Foreign minister Julie Bishop is in emergency talks with Beijing after the Australian government announced it would not proceed with the ratification of an extradition treaty with China.
Despite being tabled in 2007, the treaty had never been legislated with some MPs still wary of ratification.
This week the Senate saw that it would stay that way.
The decision has “disappointed” China, which had upheld its end of the deal for the transfer of prisoners since 2008.
Bishop is trying to smooth things over but China is believed to have taken it as a breach of faith, according to The Australian.
Both Bishop and prime minister Malcolm Turnbull had been urging Labor and the Senate crossbenchers to back the long-delayed treaty with China after it was backed by a report of parliament’s joint standing committee on treaties in December.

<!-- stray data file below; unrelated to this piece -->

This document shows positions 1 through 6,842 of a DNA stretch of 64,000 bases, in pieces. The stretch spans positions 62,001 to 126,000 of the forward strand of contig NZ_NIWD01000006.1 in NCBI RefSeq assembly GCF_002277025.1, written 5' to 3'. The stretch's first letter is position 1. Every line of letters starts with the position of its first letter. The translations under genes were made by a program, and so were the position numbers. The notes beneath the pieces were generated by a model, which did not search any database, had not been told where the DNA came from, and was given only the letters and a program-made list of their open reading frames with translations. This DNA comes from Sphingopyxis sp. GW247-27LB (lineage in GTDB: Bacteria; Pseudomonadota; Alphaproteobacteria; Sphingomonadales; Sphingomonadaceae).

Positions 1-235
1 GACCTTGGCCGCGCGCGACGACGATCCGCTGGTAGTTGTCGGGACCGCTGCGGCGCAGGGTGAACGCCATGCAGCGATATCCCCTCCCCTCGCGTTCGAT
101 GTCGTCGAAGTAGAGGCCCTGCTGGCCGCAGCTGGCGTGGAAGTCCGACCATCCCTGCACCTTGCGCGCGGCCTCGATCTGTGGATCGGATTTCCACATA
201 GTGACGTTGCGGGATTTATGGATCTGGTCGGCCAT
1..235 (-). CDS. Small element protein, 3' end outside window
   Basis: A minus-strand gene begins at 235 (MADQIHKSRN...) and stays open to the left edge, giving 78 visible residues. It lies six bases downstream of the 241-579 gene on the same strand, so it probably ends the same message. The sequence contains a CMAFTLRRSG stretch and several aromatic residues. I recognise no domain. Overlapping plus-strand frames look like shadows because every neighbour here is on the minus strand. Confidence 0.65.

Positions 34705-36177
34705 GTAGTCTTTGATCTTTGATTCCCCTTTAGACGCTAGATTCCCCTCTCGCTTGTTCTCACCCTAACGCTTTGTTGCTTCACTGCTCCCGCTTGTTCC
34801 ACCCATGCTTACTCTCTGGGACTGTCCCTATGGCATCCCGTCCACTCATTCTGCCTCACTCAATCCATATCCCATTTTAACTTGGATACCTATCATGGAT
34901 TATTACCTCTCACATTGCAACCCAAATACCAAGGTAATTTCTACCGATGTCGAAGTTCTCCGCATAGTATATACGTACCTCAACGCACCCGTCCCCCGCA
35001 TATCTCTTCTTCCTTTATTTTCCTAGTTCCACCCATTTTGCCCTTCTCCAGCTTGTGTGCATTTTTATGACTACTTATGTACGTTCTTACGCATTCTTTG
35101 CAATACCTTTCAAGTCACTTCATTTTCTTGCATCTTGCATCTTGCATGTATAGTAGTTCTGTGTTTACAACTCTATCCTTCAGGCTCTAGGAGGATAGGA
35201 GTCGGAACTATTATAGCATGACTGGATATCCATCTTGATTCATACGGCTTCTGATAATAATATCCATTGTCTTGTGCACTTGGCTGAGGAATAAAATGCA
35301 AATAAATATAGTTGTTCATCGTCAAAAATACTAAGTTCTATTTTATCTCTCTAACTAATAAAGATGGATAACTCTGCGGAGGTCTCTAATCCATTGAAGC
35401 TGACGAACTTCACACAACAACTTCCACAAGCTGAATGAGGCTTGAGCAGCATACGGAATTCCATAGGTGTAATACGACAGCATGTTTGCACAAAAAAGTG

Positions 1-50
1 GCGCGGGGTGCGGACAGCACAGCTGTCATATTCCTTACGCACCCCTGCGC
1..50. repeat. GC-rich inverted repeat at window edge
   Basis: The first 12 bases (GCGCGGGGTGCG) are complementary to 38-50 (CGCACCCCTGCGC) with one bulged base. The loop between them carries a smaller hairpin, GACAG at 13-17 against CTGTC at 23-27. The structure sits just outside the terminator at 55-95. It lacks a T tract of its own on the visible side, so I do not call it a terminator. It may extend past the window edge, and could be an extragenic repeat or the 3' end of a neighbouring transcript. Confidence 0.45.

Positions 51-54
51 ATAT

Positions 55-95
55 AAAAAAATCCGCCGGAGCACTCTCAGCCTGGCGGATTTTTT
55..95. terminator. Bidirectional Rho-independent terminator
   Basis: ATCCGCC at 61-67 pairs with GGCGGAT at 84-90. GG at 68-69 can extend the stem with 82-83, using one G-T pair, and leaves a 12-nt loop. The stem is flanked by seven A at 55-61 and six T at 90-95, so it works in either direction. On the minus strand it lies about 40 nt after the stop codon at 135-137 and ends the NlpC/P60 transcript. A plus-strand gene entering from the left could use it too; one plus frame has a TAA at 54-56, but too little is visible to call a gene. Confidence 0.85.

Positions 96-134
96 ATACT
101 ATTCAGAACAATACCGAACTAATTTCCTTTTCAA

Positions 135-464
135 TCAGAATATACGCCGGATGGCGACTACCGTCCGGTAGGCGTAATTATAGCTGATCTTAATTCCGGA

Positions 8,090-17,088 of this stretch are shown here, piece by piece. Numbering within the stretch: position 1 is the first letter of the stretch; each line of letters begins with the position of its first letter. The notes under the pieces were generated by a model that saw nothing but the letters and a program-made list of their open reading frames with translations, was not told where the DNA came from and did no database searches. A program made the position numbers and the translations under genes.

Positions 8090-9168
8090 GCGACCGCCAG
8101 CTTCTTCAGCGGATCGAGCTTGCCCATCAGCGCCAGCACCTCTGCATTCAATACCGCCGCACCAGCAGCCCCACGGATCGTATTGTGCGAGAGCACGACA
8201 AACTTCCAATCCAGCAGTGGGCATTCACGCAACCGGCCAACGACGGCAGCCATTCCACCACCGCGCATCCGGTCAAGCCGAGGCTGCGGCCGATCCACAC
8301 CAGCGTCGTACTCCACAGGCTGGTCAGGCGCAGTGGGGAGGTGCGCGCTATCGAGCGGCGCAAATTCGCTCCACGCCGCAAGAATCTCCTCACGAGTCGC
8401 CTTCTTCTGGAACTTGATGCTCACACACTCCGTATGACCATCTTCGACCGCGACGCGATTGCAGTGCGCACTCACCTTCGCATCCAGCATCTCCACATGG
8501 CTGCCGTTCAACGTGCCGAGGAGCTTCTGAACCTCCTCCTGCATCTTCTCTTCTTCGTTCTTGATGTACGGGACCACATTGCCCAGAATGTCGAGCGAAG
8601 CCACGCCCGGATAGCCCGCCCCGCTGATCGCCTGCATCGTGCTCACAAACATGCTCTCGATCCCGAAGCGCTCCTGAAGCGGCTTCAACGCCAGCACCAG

But it appears to have fallen on deaf ears.
Some Coalition MPs even said Bishop had tried to “lecture” them on why it needed to be backed but her “tone” did not support her cause.
Liberal MPs began raising concerns about the treaty last week.
On Monday Senator Cory Bernardi lodged a disallowance motion against the treaty.
Former prime minister Tony Abbott also said that China’s legal system needed to “evolve” before such a deal could take place.
The government is now blaming Opposition leader Bill Shorten for the collapse after Labor’s shadow cabinet on Monday night voted to withdraw bipartisan support, after backing the treaty when it was first announced.
The development has the potential the hurt relations between Australian and it’s largest trading partner, particularly after a promising visit from Chinese premier Li Keqiang last week in which he said that he hopes to keep the close relationship between to two countries “moving forward”.
The Australian has more.
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